Apple’s defiance comes at a time when the FBI is pushing for access to user data in the wake of the claims that the U.S. government had access to Silicon Valley systems through its PRISM surveillance program. In response to allegations it was complicit in spying on Americans, Apple quelled fears by revealing its iMessage texting and FaceTime calling services were encrypted and unable to be wiretapped, and said even it “cannot decrypt that data.” Around the same time, the company proceeded to offer device encryption, forcing feds to go directly to the suspect in question to get access to some user data.

Speaking to The Times, officials from the Justice Dept. and the FBI “advocate taking Apple to court,” though their motives are unclear. One possibility is that the government will demand that Apple creates some kind of backdoor, a move which chief executive Tim Cook said he would “never allow” to happen. Cook went on to say — presumably referring to the government — that “they have to cart us out in a box before we would do that.”

Despite Apple’s assurance that it it won’t — and can’t — create a backdoor for government access, security experts and researchers have claimed the contrary — specifically that Apple’s system has a weakness that could allow the government a way in.

Security researcher Nicholas Weaver last month outlined on legal blog Lawfare how Apple’s “sin-of-omission” allows the feds to wiretap iMessage conversations. The messaging system contains a flaw in how iPhone users verify each other, said Weaver. He refers to a “lurking security landmine” in how Apple allows users to backup messages to its cloud, which not only can be subpoenaed but is also turned on for users by default.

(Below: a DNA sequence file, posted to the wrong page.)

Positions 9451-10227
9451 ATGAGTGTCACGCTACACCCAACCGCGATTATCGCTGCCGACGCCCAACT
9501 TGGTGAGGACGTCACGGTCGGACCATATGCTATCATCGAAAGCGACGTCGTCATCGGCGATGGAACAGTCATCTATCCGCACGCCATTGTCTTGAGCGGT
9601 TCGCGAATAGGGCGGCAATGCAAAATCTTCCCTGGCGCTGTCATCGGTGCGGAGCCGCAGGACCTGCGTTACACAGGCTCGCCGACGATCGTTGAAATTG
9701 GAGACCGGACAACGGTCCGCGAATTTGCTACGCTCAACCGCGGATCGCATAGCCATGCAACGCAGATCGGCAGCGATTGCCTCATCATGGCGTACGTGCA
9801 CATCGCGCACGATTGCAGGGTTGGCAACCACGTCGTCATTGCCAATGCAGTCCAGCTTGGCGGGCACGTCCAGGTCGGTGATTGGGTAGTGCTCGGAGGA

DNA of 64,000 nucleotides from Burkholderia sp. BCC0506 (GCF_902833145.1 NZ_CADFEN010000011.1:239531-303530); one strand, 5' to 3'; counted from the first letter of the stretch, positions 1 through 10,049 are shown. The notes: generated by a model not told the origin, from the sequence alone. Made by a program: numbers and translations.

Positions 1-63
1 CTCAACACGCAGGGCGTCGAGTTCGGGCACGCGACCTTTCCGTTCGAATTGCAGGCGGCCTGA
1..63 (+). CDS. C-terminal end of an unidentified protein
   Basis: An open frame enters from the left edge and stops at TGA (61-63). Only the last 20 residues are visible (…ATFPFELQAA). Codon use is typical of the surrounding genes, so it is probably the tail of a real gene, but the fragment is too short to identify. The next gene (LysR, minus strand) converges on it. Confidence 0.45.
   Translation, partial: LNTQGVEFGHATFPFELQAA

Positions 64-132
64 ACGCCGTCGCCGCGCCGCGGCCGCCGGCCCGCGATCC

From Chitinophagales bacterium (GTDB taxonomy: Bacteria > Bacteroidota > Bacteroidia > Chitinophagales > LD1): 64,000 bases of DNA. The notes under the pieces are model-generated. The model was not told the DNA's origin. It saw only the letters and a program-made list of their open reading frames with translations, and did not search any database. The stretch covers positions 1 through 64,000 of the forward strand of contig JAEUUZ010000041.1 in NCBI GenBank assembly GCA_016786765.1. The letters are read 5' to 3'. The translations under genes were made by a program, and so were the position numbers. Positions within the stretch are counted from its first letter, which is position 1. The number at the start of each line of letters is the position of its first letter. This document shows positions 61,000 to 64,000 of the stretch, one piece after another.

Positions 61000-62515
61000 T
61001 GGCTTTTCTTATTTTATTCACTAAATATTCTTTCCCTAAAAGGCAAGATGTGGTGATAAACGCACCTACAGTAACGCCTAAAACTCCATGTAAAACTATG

“The obvious flaw in this system is that the government could potentially force Apple to add an additional public key to your account, which would be analogous to registering an extra device,” said cryptography expert Matthew Green in an email. “Now everyone who sends you a message will be unknowingly encrypting an additional copy of the message to this new ‘ghost device.’ If the government runs that device, they can tap your messages.”

Simply put: Apple could be forced to allow the FBI to impersonate an iPhone user, which would in effect allow the agency to siphon off a suspect’s messages as they come in.

Green added that services like WhatsApp and Signal are “also vulnerable to similar attacks.”

“The real question is: could the government force Apple to do this against its will?” said Green. “Could a court force them to modify their technology in order to make eavesdropping possible?”

That’s a question which has been, to a degree, answered before.

Even if Apple says there is no way for it to create a backdoor, there’s always one other option the government has up its sleeve: the threat of heavy financial sanctions.

By sheer coincidence, it was exactly a year ago on September 11, 2014 that Yahoo was able — for the first time — to shed light on its secret FISA Court battle with the US government almost a decade earlier. The Bush administration was pushing the Web giant into “joining” the PRISM program, a move that Yahoo “refused to comply with what we viewed as unconstitutional and overbroad surveillance.”

The administration pushed for contempt, at which point Yahoo buckled. The company was faced with daily fines of $250,000 per day, which would double each month. By month five, Yahoo would have faced fines upwards of the entire U.S. national debt, and then some.

Could that happen to Apple, or any other company?

“The courts can effectuate their own orders and hold companies in contempt or impose sanctions,” said EFF staff attorney Andrew Crocker. “If you look at the litigation from 2007 that Yahoo was fighting in the [FISA Court]… that was an example of a fairly extreme attempt of a court trying to enforce its own order.”

A company like Apple with that much money — said to be more than $200 billion in cash — wouldn’t go down without a fight, and could potentially have a considerably negative effect on U.S. stock markets.